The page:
Here are two fictionalized cases where the arrested individuals were fortunately not indicted.

Case 1. A young male stormed out of a court room after the judge indicated he should leave. In storming out, he banged the door against the wall and the door knob put a hole in the wall. He was arrested and charged with interference with government property. This would be a $20 repair and, if convicted, the young man would have a felony record.

Case 2. Young man drove through a red light and a police officer pulled him over. The officer claimed she smelled marijuana coming from the vicinity of the young man’s car as he was going through the red light. This, she claimed, gave her probable cause to search the car.  She didn’t need that probable cause though, as the driver consented to the search. No marijuana was found.  The officer did find two pills—Adderall.  These were the only drugs found.  The young man is college-age; the drug is commonly used in college to help students concentrate.  (Often without prescription; this is not wise.)  The driver was arrested for possession of a controlled substance and running a red light.  If convicted, he would have a felony record.

Here’s the thing.

Police officers use discretion when they decide to arrest or not to arrest any particular individual.  They do not pull over every car that runs a red light.  They do not pull over every individual they believe has marijuana.  (They certainly do not pull over every individual that has Aderall without a prescription.)  They use discretion.

The District Attorney and his or her subordinates also use discretion.  Always.  In fact, there they are quite clear about this.  For one sort of example, in GA, they do not bring charges of sodomy even though it is against the law* (that is, they don’t bring such charges unless using it as a way to convict a rapist or child molester or someone charged with some other actually harmful charge).  They use their discretion in this way because they realize many people engage in the activity for consensual and enjoyable activity wherein no one is harmed–and those people shouldn’t face penal sanction for this morally innocent activity.  Indeed, the DA’s staff knows that the majority of voters do not want such people (themselves!) to face penal sanction.  This entire set of crimes is thus simply ignored.  Police officers do not seek to arrest anyone for sodomy since they know the DA won’t prosecute those cases.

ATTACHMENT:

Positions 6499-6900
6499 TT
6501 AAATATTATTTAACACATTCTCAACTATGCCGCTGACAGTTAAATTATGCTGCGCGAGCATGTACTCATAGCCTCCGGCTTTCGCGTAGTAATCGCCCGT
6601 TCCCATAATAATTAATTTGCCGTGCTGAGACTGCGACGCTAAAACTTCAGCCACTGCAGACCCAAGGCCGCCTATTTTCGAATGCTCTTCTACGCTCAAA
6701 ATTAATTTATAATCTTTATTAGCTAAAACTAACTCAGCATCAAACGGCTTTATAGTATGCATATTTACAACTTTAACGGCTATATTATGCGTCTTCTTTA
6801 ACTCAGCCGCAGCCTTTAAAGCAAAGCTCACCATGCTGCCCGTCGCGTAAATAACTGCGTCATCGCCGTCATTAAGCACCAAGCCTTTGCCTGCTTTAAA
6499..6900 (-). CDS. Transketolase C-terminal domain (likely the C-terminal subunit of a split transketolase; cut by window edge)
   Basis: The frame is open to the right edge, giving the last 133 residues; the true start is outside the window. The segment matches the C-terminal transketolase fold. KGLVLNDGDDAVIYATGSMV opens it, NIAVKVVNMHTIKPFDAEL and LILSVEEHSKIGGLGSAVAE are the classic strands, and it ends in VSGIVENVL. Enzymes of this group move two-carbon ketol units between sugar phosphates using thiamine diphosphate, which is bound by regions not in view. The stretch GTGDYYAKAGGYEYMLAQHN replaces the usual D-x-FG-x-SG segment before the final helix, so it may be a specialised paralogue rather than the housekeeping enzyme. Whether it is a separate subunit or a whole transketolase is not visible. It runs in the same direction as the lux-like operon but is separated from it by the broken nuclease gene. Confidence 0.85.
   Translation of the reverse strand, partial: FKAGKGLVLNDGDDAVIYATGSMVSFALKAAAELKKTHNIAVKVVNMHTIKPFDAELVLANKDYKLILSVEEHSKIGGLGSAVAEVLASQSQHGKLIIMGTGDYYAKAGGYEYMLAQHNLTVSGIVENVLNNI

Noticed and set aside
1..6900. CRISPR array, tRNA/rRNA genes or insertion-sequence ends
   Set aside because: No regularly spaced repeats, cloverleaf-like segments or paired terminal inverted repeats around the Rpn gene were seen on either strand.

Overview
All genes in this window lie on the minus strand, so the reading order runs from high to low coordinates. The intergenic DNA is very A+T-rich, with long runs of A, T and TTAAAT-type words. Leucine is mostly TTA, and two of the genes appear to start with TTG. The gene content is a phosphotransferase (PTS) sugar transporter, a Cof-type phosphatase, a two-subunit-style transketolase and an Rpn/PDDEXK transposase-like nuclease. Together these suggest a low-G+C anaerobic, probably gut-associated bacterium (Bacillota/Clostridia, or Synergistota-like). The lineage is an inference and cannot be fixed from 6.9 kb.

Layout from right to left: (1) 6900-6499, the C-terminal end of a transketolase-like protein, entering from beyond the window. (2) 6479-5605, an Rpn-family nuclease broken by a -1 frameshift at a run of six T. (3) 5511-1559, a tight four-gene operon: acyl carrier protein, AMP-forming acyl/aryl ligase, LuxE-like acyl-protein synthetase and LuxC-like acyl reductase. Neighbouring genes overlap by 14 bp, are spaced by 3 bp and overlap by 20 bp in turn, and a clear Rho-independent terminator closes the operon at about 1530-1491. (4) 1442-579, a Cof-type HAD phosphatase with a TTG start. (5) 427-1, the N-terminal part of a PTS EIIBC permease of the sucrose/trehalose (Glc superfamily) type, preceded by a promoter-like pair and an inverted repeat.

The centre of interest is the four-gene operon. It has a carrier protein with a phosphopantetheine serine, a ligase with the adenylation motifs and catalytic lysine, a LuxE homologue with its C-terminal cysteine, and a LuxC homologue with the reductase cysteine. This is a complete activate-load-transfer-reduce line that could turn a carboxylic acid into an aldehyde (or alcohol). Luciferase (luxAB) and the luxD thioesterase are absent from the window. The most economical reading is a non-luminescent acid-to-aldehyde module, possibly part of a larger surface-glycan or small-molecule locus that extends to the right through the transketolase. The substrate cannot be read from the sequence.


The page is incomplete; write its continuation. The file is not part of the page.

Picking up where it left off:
Differently, the DA also uses discretion about what charges to bring against an arrested party.  One DA might charge someone with battery while another would charge the same person in the same case with assault.  Or aggravated assault.  One may add the charge of making terroristic threats; another might not.  Frequently, the charges that the DA seeks indictment for are the charges they think that they can make stick in a trial—and only those.  Sometimes this has to do with who the judge will be (and the ADA handling the case knows which judge it will be.)

So the question: Why shouldn’t the members of the grand jury asked to indict a case also use their discretion?  I would submit that grand juror’s should use their discretion in order to send messages to the DAs that they will not indict certain sorts of charges. If the DA gets this message about those sorts of charges, they will send the message to the police and the police will not arrest people for violating those laws.  Just as the police don’t arrest people for sodomy because the DA does not prosecute people for sodomy, for example, police would not arrest people for possession of marijuana if they knew the DA could not indict anyone for it. 

Some people, of course, think that we should have laws against marijuana usage and so will want to indict people for violating those laws. But some people on grand juries don’t think these are just laws or don’t think they are a good use of state resources even if they are just.  I think those people should try to persuade the others.  It may be that the others have never really thought about these things. It may be that they are just responding as humans typically do and following the authority’s (the ADA) demands.  If people saw through the issues and would refrain from indicting the young men in cases 1 and 2 above, they might be persuaded to do so more often.

*Added: a friend reminds me that such laws were rendered unconstitutional by Lawrence v. Texas.  The general point remains.

This piece was originally published at Bleeding Heart Libertarians. You can read part two in the series here.